How to code a Makefile is a matter of taste, and of software complexity. If you have 2 or 3 *.cc files with a single .h common header, you don't want all the fancy tricks (e.g. automatic dependencies, as provided by GCC and make) that are worth using on a software of many hundreds source files (and sometimes C++ source code is generated, so the build system has to know that).

Here is a tiny GNU Makefile to help you:

## file Makefile
CXX= g++
CXXSOURCES= main.cc other.cc
CXXOBJECTS= $(patsubst %.cc, %.o, $(CXXSOURCES))
PACKAGES= glib-2.0
PKGCONFIG= pkg-config
CXXFLAGS= -std=c++11 -Wall $(OPTIMFLAGS)
CPPFLAGS:=  $(shell $(PKGCONFIG) --cflags $(PACKAGES))
LIBES:= $(shell $(PKGCONFIG) --libs $(PACKAGES)) -ldl
.PHONY: all clean

all: myprog
myprog: $(CXXOBJECTS)
    $(LINK.cc) -rdynamic $^ $(LIBES) -o $@

$(CXXOBJECTS): yourheader.h

    $(RM) *.o *.so *.orig *~ myprog core* *.hh.gch
## eof Makefile

I don't claim it is a perfect example (it is not). Be careful, tabulations are significant for make and I am not able to type them above. You'll use make all (or just make) to build your program, and make clean to remove non-source files.

For obscure reasons, sometimes Makefile may be generated using autotools or cmake. For simple programs, it might not worth the effort to learn how to use them.

There are some few cases when GNU make is not worthwhile or appropriate: in MELT I nearly gave up using it (by calling some autogen generated shell script from it) because it is a bootstrapped language where a set of C++ files is generating itself from a set of MELT files, so you have a multiple to multiple quasi-circular dependency relation. Probably using a GUILE extension could have helped a lot. But such nightmare situations are rare.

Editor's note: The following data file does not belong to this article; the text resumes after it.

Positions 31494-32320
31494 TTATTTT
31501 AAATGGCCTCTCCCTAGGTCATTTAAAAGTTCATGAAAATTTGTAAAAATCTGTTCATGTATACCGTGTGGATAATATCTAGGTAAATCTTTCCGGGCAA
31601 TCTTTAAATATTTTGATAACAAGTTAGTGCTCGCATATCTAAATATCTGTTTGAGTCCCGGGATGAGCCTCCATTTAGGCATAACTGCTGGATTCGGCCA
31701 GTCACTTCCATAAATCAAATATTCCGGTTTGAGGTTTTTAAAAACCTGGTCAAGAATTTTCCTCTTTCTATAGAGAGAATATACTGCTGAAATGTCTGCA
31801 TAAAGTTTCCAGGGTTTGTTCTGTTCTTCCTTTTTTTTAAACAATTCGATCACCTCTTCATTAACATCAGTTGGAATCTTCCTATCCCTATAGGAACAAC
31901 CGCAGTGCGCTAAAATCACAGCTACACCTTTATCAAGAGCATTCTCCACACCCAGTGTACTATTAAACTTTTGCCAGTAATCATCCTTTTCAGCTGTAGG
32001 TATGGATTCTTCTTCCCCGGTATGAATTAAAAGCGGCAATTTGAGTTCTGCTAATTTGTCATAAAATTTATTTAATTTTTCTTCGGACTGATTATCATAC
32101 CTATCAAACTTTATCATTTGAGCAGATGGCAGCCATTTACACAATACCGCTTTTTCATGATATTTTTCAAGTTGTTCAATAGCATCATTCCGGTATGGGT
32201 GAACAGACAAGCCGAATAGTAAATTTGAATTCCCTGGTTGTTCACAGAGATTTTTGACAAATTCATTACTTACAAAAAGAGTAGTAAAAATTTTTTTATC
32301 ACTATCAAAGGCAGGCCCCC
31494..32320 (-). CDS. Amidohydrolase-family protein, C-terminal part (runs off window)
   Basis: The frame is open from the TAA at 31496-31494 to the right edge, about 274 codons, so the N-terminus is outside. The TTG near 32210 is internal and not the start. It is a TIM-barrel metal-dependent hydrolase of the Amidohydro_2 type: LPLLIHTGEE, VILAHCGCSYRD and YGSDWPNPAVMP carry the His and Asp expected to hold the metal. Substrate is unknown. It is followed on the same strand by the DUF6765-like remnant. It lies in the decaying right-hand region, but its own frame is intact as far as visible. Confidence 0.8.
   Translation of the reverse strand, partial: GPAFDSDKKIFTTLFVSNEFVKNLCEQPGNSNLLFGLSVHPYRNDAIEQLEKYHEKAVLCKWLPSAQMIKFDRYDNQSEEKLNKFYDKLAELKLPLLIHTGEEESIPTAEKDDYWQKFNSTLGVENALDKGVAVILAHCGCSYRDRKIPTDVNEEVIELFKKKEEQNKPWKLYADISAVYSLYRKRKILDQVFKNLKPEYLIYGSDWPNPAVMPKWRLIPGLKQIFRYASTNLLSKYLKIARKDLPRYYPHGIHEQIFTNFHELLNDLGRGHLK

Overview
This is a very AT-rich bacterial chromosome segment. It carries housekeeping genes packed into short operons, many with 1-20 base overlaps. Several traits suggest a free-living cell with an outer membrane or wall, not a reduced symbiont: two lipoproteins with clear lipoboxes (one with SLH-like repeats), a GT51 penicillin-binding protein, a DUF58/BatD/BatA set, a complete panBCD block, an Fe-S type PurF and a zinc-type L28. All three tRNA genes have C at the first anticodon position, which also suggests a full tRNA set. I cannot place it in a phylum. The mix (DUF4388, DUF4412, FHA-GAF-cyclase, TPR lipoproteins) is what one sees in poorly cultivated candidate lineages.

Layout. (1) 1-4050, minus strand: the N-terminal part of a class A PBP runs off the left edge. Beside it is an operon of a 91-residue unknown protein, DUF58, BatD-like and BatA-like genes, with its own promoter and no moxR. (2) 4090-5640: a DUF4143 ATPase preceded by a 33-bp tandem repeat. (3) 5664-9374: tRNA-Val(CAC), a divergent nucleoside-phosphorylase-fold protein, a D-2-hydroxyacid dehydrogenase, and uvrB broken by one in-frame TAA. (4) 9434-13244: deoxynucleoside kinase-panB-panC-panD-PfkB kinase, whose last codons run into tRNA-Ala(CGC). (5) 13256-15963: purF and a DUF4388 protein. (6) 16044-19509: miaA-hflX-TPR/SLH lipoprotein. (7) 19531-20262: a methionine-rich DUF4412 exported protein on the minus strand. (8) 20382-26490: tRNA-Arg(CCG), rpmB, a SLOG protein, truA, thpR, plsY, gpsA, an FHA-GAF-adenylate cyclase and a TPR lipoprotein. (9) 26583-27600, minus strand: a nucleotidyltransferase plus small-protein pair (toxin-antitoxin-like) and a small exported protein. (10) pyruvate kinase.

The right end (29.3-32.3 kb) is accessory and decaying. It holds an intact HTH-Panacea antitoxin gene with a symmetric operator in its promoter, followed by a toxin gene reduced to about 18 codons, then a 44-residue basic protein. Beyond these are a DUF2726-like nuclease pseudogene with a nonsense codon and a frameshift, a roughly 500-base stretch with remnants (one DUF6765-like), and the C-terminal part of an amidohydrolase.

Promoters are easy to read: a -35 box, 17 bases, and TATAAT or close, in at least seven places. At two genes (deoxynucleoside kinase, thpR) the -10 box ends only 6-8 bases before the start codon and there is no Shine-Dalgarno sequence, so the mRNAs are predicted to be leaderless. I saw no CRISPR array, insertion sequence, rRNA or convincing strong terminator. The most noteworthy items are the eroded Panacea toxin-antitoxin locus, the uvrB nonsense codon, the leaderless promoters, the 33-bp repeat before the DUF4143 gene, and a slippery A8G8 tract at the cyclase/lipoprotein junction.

PS: I answered as a Linux user; don't know what applies -or not- to Windows which I never use. See also these hints about C or C++ programming on Linux.

PS2: Paul Evans' answer is relevant: don't write your own Makefile, copy some existing one to suit your needs.

  • Ok thanks for posting and providing lots of information. I appreciate your time. – Reanimation Nov 23 '13 at 2:11

If you are asking for a good tutorial then I think this one is good! You can totally follow it. I learned the make file by it.

  • Excellent, thank you. That's one of my questions answered. – Reanimation Nov 23 '13 at 2:17

The fundamental concept for success when starting to roll your own makefile's is don't! Always grab a similar, simple, working makefile as a template and alter it to your own build. Only after getting this working, you may look at ways to improve it, make it more generic, etc through diligent reading and study. Then one day may come in the far, far future where you can actually write a makefile from scratch. But don't be disappointed if that day never comes.

  • Positive response there. I never thought I'd get this far with programming, so I won't write it off just yet. Thanks for posting. – Reanimation Nov 22 '13 at 12:52
  • Makefiles are simple and let you easily script your compilation process for all sorts of things. It's perfectly feasible to learn to write makefiles from the manpage in a short time -- much, much easier than C++! – Nicholas Wilson Nov 22 '13 at 12:52
  • You should simply use VS's own build-system. Makefiles - albeit powerful - are simply arcane, with horrible syntax and take a lot fo effort to understand fully. It's simply not worth it. – thokra Nov 22 '13 at 12:52
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    I agree with Paul, but I'd consider this a comment, not an answer. It's an opinion, nothing more. – stefan Nov 22 '13 at 12:53
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    @stefan fair play – Paul Evans Jan 27 '14 at 1:16